Help People. Help Dogs.
It was a jail within a jail. But this jail wasn’t to keep society safe from the inmates, this was to keep the inmates safe from society, and perhaps buy them the time they need to have another chance at life.
Attitudes towards animals and philosophies on animal care can vary widely from region to region. Sumner County, Kansas is a rural county south of Wichita on Interstate 35. In June 2009, a resident in the county complained to the sheriff’s department about the condition of an adjacent property. The complaining neighbor was not only concerned with the condition of the property, but also several dogs that were chained to stakes there. The neighbor was worried because she had not seen the dogs’ owner in “3 or 4 days.” The property owner, Terry Long, had been foreclosed on and the double-wide home located on the property had been repossessed.
Sumner County Sheriff Stegman reported, “I could see dogs from a distance of about 20 feet. I counted 7 dogs chained to metal stakes in the back yard. The dogs appeared to be malnourished as I could clearly see the ribs on several of the dogs. I could not see any food and only small amounts of water in buckets and other containers.” With this evidence the sheriff’s department obtained a warrant and seized the dogs. Terry Long was charged with animal cruelty.
But that wasn’t the end of it. The effort to save the dogs turned out to be challenging, and would last well beyond Long’s conviction of animal cruelty and (ridiculously light) sentence of 6 months probation.
Jerry Osborn took charge of the dogs when they came in to the care of the county. “I’m just an animal lover,” says Undersheriff Osborn the owner of two long-haired dachshunds, “it seemed like the right thing to do.” Two of the seven dogs were humanely euthanized by a veterinarian soon after they were seized because of their extremely poor physical condition.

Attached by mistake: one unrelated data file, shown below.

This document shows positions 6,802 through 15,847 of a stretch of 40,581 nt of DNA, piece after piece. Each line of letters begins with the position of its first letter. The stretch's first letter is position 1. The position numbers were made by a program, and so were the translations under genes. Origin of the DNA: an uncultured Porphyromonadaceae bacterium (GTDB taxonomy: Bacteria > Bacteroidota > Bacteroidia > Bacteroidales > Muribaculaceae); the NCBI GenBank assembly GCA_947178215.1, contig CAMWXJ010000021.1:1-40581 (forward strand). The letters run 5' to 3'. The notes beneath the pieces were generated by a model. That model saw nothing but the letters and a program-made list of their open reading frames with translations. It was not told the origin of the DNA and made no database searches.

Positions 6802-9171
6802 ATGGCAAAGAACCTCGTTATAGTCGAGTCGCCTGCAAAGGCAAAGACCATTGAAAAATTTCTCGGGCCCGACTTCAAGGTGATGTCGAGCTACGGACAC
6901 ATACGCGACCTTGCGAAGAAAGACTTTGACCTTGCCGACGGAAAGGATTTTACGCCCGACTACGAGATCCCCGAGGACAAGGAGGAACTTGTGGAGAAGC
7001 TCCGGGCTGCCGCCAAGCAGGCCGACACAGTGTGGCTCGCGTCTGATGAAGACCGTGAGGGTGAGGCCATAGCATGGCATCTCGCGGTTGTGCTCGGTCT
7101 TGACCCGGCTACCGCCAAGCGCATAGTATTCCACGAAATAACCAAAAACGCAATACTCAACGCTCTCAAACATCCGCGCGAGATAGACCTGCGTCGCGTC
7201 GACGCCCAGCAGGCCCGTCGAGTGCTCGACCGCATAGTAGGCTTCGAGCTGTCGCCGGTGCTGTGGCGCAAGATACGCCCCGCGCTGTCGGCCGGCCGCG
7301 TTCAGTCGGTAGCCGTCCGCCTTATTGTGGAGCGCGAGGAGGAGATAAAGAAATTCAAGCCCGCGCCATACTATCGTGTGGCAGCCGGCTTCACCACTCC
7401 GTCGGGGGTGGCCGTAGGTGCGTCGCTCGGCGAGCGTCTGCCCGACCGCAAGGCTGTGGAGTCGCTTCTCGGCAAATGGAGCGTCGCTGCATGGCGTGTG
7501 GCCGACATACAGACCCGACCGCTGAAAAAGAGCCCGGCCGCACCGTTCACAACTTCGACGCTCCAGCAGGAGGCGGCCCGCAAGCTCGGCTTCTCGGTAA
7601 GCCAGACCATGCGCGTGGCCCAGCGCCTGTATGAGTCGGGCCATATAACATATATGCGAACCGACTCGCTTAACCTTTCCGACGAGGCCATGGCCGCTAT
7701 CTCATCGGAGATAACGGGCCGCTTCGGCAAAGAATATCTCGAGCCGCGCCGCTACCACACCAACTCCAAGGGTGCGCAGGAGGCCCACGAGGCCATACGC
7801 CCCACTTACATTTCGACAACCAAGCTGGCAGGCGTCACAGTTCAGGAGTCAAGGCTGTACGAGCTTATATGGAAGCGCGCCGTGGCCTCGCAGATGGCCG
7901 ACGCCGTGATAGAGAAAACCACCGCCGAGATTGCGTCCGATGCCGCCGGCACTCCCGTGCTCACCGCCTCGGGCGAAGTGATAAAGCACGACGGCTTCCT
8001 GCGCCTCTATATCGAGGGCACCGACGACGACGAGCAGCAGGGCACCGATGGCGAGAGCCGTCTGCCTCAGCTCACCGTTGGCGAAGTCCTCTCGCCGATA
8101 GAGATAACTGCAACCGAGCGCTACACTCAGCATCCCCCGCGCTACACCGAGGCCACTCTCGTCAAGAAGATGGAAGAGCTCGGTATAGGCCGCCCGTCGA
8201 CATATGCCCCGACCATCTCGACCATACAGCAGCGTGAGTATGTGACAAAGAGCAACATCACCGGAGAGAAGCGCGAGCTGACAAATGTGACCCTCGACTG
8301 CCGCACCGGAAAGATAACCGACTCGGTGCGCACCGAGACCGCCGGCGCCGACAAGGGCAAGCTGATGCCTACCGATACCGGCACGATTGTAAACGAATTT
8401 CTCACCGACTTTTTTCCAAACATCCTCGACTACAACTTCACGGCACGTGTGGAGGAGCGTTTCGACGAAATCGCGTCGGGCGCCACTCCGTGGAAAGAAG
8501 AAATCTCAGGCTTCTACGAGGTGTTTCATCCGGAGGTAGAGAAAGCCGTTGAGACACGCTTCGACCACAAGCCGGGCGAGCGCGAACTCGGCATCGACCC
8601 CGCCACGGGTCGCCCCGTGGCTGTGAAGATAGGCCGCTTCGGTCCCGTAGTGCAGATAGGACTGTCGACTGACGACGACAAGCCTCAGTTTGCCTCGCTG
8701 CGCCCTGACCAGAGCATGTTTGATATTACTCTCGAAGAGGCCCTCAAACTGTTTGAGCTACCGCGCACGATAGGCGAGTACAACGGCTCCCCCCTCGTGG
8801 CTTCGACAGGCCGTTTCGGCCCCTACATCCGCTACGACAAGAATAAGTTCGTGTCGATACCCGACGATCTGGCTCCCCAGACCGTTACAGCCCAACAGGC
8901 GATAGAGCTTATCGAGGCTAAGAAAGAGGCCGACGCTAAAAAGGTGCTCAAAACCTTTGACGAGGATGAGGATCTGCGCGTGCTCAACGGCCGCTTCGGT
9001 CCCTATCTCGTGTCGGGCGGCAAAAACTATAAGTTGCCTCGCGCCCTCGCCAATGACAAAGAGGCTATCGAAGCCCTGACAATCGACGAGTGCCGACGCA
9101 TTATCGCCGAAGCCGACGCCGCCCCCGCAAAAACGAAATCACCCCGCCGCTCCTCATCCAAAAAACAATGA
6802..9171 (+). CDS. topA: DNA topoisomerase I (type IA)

In many rural areas, each of these abused and neglected dogs may have found themselves behind a shed literally “under the gun” rather than in the care of a sheriff’s department. As an animal lover, Osborn set out to figure out how the county could care for the remaining five dogs. Because Sumner County has no animal control, or physical shelter, Osborn had to improvise.
With no indoor facility available to house the dogs, Osborn was able to get a plot of land inside the jail perimeter approved to shelter the dogs. He was able to secure enough housing material and financial donations to build nice, outdoor runs with a concrete base. The local Orscheln’s store donated food bowls, straw and agreed to donate dog food for as long as the dogs were in the county’s care. Finally, Osborn set up a program with the jail, where inmates would earn the privilege of caring for the dogs. The approved “guardians” would feed and water the dogs, exercise them, change the straw in their runs, and keep the runs clean. Osborn had gone to considerable trouble to do what he thought was right for these “pit bulls.”
After securing the means to temporarily care for the dogs, Sheriff Osborn began to reach out for help on what to do next. With no previous experience in this situation, Osborn’s first instinct was to reach out to an organization that is known for its well publicized efforts on behalf of animals. It didn’t take long for him to realize that contacting PETA to help with “pit bull” type dogs was a huge mistake, but that is another article entirely.
After further inquiries, Undersheriff Osborn contacted the Game Dog Guardian and asked for assistance. We traveled down to meet him and the five dogs he had worked so hard to care for. In a time when it is more common to hear of law enforcement shooting pit bulls than saving them, it was extremely refreshing to meet the man and the dogs from this amazing story. Despite the limitations of his community and department, and despite the “breed” of the dogs involved, Undersheriff Osborn did what he could to help dogs he thought deserved it. We wanted to do what we could to help him.
We made arrangements for the dogs to be moved to a safe area where they could be prepared for life as a pet. On Thursday, May 6, 2010, Osborn and his team will transport the dogs to us and we will begin the process of training and preparing each of these dogs for life in a home.
Author’s note: The dogs were in a make-shift shelter being cared for by inmates after being neglected to the point of emaciation… and were all fat. They were very well taken care of by their temporary guardians.
Photos and Bios of each of the Sumner County dogs coming soon!
If you would like to donate, help with on-site training and socialization, or would like to foster, please contact Katie at firstname.lastname@example.org.
Bubba at time of seizure (left) and 10 mos later (right).
The owner burned this dog to "get rid of its fleas."